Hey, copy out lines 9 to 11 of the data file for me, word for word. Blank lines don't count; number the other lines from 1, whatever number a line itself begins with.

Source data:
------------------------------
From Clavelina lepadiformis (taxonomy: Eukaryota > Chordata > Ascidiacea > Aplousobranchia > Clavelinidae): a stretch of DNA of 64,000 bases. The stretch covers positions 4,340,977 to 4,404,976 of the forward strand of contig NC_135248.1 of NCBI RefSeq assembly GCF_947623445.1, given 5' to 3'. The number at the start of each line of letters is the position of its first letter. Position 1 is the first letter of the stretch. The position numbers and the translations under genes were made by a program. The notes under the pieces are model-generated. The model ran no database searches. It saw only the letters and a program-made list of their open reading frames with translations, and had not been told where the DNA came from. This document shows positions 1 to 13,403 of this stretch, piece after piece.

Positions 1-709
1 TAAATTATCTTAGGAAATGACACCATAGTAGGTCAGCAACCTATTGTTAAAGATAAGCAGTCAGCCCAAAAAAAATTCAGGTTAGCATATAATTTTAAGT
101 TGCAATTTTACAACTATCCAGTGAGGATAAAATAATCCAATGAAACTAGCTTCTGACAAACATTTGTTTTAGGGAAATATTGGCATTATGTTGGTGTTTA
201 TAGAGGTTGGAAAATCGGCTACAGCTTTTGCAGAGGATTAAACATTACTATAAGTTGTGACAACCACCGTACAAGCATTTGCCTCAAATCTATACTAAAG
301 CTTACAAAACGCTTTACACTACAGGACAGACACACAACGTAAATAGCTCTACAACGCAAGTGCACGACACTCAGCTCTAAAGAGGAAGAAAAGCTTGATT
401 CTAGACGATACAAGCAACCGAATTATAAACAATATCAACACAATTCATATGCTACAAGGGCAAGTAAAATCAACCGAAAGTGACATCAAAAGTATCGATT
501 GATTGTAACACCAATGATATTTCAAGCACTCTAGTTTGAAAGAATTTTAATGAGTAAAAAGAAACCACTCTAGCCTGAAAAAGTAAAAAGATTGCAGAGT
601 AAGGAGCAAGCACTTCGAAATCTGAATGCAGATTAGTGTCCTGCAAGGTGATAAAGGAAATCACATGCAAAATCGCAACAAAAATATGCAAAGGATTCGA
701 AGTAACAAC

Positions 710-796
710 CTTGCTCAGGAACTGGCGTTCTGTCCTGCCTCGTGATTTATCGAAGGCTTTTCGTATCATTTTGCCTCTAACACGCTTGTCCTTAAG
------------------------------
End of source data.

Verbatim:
601 AAGGAGCAAGCACTTCGAAATCTGAATGCAGATTAGTGTCCTGCAAGGTGATAAAGGAAATCACATGCAAAATCGCAACAAAAATATGCAAAGGATTCGA
701 AGTAACAAC

Positions 710-796